The continued slowdown in deposit growth can go on to raise concerns of stability of the banking sector, said a Bangladesh Bank report -- in a pressing call to the government to cut down the interest rate on national savings certificates.
Deposit growth in the banking sector has been tumbling in the last four years: in 2018 it stood at 9.80 percent, down from 10.60 percent a year earlier and 13.30 percent from four years earlier.
And the large sales of national savings certificates, which come with higher interest rates than banks’ deposit products, has been blamed for the low deposit growth.
There is no other option but to slash the national savings tools’ interest rates as soon as possible to bolster banks’ deposit mobilisation, said Ahsan H Mansur, executive director of the Policy Research Institute.
The deepening liquidity crisis in banks has already had a negative impact on their lending activities, said the central bank’s financial stability report.
In 2018 it stood at 14.10 percent, down from 18.90 percent a year earlier.
The country’s economic development will face an impediment if the lending growth declines, said Shafiqul Alam, managing director of Jamuna Bank.
“We have to maintain a balanced growth for both deposit and lending in the interest of the GDP growth. The authority concerned should explore all avenues to help banks mobilise their deposits,” he added.
Mansur, also a former economist of the International Monetary Fund, said the central bank should stop selling US dollar in order to curb the unnecessary imports.
“And of course, the government will have to stop borrowing from the banking sector. Otherwise, it will widen the cash shortage more.”
The government should turn to foreign funds to implement its mega infrastructural projects to help banks alleviate their ongoing crisis, Mansur added.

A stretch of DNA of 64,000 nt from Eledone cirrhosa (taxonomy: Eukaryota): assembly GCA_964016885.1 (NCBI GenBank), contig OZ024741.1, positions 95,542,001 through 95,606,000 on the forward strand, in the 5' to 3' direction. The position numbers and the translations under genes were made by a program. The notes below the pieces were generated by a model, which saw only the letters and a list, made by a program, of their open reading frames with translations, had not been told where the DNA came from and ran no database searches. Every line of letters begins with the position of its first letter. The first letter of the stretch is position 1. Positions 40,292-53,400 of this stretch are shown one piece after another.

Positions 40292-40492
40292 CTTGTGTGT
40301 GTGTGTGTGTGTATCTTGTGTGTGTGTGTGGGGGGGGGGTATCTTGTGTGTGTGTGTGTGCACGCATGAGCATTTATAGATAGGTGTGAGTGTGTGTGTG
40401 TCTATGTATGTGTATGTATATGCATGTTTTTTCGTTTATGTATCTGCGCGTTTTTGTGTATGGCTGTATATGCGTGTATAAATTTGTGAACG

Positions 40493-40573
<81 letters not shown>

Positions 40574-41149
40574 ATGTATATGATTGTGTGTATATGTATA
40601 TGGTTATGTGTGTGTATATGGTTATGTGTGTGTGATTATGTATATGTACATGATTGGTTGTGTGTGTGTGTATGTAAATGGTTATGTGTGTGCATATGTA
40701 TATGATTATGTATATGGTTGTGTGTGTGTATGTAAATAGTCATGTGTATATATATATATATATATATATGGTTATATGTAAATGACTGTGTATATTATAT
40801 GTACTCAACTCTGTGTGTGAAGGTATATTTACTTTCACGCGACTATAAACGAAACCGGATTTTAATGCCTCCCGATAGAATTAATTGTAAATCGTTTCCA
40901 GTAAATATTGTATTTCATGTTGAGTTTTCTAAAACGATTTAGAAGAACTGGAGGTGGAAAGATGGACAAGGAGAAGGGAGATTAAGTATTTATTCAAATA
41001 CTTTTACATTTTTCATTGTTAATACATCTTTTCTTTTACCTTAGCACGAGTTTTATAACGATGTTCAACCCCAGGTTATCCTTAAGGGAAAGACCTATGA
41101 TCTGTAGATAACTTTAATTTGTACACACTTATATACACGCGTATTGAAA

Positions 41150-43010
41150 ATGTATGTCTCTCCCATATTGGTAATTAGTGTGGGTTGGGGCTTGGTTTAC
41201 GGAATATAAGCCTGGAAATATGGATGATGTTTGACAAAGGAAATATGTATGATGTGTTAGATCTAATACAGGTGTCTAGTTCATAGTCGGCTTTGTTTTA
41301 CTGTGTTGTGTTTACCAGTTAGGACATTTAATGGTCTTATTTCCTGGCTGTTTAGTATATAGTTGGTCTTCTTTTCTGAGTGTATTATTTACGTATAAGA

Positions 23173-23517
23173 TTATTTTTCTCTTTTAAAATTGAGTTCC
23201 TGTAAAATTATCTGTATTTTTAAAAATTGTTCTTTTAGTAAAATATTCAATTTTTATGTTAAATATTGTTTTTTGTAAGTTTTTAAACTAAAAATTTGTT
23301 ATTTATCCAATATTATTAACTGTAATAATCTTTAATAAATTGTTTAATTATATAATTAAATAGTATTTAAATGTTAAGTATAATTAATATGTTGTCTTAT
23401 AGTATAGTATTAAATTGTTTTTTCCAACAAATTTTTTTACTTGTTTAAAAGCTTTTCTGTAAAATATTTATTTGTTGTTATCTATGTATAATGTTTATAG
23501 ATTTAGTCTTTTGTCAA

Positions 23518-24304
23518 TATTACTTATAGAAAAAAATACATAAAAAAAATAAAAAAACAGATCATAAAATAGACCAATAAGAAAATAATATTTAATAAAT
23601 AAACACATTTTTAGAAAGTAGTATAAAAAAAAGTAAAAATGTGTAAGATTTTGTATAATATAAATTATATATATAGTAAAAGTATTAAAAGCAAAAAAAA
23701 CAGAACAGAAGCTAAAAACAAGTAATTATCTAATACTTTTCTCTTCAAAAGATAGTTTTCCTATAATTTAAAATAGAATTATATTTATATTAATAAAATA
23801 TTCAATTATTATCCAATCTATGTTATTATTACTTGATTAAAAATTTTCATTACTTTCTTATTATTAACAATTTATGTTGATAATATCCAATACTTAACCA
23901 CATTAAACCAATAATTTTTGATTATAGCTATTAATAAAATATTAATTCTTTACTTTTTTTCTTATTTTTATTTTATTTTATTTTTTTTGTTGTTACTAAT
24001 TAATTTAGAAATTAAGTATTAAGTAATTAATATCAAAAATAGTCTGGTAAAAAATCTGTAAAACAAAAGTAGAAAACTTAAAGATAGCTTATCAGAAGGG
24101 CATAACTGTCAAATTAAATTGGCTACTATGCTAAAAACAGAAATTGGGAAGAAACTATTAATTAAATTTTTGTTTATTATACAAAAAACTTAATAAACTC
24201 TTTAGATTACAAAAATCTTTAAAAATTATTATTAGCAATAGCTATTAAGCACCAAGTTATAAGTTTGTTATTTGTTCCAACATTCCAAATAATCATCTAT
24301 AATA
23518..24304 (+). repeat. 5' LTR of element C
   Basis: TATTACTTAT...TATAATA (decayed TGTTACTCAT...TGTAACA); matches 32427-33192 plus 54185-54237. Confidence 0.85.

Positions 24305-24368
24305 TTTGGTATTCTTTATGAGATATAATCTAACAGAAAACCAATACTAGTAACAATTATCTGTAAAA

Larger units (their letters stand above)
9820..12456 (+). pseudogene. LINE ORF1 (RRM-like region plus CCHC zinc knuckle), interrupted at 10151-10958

The government did not borrow from the banking sources in the first 10 months of the fiscal year, but from May it fired up its domestic borrowing, sending the cash-strapped banks into a state of panic.
MA Halim Chowdhury, managing director of Pubali Bank, however, expressed hope that the tight liquidity position in banks might ease slightly as remittance was on the increase.
The month of May saw a record amount of remittance flow for a single month as expatriate Bangladeshis sent $1.75 billion to ensure that their loved ones back home can celebrate Eid-ul-Fitr with more festivities.
May’s receipts were up 22.43 percent from a year earlier and 16.64 percent from a month earlier. Last month’s inflows take the remittance receipts in the first 11 months of the fiscal year to $15.50 billion, up 11.74 percent year-on-year.
Although the government did not cut the rate on its savings tools, it has tightened the policy for investment in the instruments, which will strengthen the banks’ liquidity base, Chowdhury said.